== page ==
Microsoft and Sony are putting on their best game faces. The two companies kicked off the E3 expo by showing off their consoles that will battle it out for diehard gamer supremacy this holiday season.
Sony proved to be the gamer fave. Not only is its console hitting the market at a lower price tag -- $399 for the PS4 against the $499 Xbox One -- but it also made it a point to emphasize that its system won't have the same restrictive digital rights management features that have earned Microsoft plenty of heated criticisms.
We're still months away from when the real battle will take place. Microsoft can woo back gamers through either concessions or magnetic proprietary releases and features. Sony clearly won this week's round, but the war itself will be decided later this year.
Briefly in the news
And now let's take a quick look at some of the other stories that shaped our week.
- Google is walking away with Waze. After other tech titans were rumored suitors, Google announced that it closed on the acquisition of the popular real-time traffic app that uses crowdsourcing to get users around jams and police traps.
- Netflix revealed that it will introduce individual profiles for family accounts this summer. The move will help the leading video website serve up better recommendations. In other words, having your kid watch Dumbo won't stop Reservoir Dogs from coming up for you.
- You won't find too many retailers doing as well as Restoration Hardware these days. The seller of upscale home furnishings reported a 41% increase in same-store sales in its latest quarter. That's not too shabby for a retailer that went public in November at $24 a share. It's safe to say that the IPO wasn't an exit strategy, since it's doing so well several months later.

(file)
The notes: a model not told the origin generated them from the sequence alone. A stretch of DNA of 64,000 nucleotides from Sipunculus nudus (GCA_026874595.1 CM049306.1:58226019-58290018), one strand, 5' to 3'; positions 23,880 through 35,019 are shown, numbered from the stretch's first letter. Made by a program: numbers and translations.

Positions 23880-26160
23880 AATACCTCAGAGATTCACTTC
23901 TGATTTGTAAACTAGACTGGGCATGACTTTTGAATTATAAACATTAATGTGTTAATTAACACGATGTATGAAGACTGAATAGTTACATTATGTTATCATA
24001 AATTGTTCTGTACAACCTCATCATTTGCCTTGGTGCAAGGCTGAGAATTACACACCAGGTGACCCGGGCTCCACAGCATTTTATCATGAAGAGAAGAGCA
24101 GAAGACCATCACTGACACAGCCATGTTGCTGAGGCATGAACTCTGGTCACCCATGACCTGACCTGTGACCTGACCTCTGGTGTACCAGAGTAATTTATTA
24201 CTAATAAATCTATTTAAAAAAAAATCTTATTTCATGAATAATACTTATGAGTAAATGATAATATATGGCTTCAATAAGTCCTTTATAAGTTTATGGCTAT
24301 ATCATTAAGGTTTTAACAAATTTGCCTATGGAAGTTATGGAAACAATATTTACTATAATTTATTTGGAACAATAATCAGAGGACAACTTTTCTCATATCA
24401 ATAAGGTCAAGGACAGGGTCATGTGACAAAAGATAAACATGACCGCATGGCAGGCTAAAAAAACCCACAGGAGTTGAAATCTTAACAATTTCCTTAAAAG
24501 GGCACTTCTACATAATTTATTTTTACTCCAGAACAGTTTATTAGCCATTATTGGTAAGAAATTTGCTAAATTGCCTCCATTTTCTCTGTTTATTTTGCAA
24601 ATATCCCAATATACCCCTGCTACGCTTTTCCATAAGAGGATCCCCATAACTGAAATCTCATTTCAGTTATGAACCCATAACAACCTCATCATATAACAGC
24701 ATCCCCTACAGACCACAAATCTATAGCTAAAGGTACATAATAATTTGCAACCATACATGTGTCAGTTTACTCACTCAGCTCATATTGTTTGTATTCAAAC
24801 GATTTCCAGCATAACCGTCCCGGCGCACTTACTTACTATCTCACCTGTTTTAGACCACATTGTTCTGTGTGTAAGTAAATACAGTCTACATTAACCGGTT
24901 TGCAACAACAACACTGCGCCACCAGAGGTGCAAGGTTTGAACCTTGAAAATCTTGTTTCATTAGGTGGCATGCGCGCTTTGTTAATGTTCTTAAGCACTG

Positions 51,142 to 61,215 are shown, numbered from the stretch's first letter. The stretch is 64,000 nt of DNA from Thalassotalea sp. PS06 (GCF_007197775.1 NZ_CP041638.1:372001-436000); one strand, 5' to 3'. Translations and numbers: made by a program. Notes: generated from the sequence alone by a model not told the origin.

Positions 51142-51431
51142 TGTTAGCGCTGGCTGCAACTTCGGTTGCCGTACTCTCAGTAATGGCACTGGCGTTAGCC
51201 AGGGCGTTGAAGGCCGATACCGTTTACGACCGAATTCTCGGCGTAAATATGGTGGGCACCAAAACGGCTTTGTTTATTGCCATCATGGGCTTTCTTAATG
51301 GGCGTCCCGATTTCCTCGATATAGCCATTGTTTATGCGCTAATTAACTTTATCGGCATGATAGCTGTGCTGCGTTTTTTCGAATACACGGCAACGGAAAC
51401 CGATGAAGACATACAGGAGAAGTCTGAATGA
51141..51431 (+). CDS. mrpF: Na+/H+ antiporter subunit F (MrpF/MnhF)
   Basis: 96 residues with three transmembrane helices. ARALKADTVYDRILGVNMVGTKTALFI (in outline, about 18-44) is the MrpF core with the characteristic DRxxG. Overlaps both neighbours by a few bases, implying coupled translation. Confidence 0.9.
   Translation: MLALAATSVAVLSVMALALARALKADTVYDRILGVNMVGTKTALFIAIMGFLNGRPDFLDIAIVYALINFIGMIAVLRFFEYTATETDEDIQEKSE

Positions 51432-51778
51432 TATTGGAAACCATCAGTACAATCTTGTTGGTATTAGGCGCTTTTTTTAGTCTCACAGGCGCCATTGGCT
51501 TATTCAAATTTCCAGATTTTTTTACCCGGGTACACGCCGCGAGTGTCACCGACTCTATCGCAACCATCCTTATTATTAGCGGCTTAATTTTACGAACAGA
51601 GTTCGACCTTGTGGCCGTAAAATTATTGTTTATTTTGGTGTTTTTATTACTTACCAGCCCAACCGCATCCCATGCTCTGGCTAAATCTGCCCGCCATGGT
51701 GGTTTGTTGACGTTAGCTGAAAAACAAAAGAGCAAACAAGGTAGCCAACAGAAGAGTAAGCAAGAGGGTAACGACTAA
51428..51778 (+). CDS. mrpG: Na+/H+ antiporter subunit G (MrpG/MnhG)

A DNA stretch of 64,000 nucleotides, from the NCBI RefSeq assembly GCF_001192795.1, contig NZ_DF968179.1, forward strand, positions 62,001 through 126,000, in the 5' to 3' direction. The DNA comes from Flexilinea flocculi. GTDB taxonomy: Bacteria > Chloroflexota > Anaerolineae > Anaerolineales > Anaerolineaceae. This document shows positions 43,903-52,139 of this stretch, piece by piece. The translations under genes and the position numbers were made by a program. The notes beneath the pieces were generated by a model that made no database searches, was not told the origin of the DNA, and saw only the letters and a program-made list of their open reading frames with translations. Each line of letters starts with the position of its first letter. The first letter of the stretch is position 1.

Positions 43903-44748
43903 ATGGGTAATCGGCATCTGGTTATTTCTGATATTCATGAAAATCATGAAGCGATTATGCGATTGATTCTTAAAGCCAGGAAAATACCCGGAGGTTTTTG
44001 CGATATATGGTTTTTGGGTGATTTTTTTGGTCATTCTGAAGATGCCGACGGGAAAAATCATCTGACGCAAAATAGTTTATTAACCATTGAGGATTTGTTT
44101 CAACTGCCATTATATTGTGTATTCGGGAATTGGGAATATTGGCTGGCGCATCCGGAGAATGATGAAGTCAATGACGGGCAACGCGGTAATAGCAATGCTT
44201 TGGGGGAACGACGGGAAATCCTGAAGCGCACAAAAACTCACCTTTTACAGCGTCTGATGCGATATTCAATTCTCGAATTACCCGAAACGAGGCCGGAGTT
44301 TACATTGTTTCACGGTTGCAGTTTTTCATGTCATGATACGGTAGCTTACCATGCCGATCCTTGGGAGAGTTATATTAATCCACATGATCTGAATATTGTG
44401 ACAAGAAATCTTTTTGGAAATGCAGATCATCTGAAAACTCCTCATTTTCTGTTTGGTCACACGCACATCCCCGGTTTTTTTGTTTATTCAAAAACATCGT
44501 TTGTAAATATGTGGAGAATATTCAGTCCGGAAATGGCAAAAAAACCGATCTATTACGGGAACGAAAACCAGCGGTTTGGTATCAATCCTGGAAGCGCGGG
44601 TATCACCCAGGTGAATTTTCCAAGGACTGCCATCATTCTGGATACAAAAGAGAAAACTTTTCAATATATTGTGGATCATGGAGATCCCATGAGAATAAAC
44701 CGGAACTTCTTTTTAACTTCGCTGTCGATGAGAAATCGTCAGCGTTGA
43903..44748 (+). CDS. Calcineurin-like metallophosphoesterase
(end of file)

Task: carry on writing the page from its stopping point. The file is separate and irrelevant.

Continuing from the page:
Ready for the next war
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The article A Fool Looks Back originally appeared on Fool.com.Longtime Fool contributor Rick Munarriz owns shares of Netflix. The Motley Fool recommends Google and Netflix and owns shares of Google, Microsoft, and Netflix. Try any of our Foolish newsletter services free for 30 days. We Fools don't all hold the same opinions, but we all believe that considering a diverse range of insights makes us better investors. The Motley Fool has a disclosure policy.
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